Ron B. says:
[Customers don't think this post adds to the discussion. Show post anyway. Show all unhelpful posts.]

Posted on May 15, 2008 5:50:37 AM PDT
DryPhi says:
I am interested in hearing more about how "An NTFS partition running on a thumb drive can have dismount issues [that] will trash the partition".
Is this true if one would always go to My Computer - Disconnect to remove the drive? Is FAT more reliable for the forgetful user?

Posted on May 30, 2008 11:04:03 PM PDT
G. Smukal says:
I am not an expert, but just by using Windows Explorer, I found that the 4 GB drive uses FAT32, whereas drives 2 GB and smaller use FAT16. Perhaps it is possible to over-ride the native structure of the drive with NTFS, but I doubt it, and it really is not necessary. FAT32 utilizes its space well - a 1 KB GIF takes 4 KB on it, but a FAT16 2GB drive uses 32 KB for the same image.

In reply to an earlier post on Aug 21, 2008 12:35:42 PM PDT
Tyler Forge says:
Yes, it's the forgetful user issue that got me. Yanking without dismounting, turning off the computer at the wrong time, that kind of stuff.

More recently, I've seen a formatting option to treat the drive as removable. This might make NTFS OK for us forgetful folk. Dunno. Haven't tested it.

In reply to an earlier post on Mar 24, 2009 4:20:16 PM PDT
There is a setting in the device manager for removable drives so you don't need to do the removal. Of course, you still don't want to remove it while it's being written to, so it doesn't hurt to dismount it if you can remember.

Posted on Aug 18, 2009 6:11:49 PM PDT
Mark Baum says:
Ah, a fellow TrueCrypt.org user! I figure any unencrypted flash drive is fair game so I did some experimenting.

My 4GB purple Kingston was wiped/formatted with TrueCrypt.org and converted to a mountable compressed NTFS host. I've been using it quite a lot and am always careful to first close any programs accessing the drive, dismount through TrueCrypt.org then click the "safe remove" icon in the system tray. So far I've had no problems. And certainly some users may think that's a lot of work just to remove the drive but I value my drive and its data (that's why it's encrypted).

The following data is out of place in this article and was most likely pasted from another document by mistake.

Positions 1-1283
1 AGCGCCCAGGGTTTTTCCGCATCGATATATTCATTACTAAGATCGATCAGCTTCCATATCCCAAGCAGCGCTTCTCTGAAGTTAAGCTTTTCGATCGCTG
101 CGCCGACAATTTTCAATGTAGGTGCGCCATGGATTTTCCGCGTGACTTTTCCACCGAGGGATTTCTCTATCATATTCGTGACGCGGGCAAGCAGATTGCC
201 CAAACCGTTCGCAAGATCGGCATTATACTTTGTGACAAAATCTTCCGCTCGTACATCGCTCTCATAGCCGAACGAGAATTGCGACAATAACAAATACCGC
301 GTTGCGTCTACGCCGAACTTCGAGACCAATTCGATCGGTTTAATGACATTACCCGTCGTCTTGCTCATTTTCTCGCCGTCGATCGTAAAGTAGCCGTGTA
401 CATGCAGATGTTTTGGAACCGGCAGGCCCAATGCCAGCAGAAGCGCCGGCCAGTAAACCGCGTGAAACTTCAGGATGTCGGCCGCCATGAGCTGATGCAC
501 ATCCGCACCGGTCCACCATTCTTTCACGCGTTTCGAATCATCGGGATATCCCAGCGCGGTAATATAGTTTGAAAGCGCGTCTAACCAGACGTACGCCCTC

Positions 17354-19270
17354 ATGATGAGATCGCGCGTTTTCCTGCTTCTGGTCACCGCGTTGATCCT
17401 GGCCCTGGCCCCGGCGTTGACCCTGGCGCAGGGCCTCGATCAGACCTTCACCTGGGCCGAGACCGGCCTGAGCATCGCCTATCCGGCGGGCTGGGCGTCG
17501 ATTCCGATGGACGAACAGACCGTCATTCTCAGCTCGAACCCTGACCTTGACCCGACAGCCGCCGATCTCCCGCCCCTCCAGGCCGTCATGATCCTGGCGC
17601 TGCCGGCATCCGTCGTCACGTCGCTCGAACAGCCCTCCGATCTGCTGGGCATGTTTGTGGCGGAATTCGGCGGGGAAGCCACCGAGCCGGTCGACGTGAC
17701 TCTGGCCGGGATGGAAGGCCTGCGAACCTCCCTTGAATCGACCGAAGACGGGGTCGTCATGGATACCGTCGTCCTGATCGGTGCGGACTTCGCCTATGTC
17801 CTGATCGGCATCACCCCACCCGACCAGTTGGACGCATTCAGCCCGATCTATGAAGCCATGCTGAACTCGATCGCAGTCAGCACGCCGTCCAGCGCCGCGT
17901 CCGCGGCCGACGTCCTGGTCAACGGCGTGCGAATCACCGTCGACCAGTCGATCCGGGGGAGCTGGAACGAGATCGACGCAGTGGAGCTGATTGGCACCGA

For the usual "churn and burn" stuff I have a cheap 2GB Kingston DataTraveller which is both unencrypted and doesn't contain sensitive data. Most of the time I use that to exchange files from computers that don't host any type of encryption. I simply copy the files from it to the encrypted 4GB then wipe the files on the 2GB drive afterwards, although I feel that file wiping with wear-leveling technology may be counterproductive.

Y'know, in all honesty, I really don't know of many users that use crypto on their flash drives. You'd think that as the capacities grow larger and larger the mere instance of data loss through misplacing of the drive and having someone find all of that data in the clear would be a dire security concern. Even DVD and CD recordable media can have crypto applied to it for data security (that's my next experiment: Throwing some data into a TrueCrypt.org container file then burning that file to disc).

I'd rather have my portable hardware and media be as useful as a piece of unreadable plastic to outsiders.
‹ Previous 1 Next ›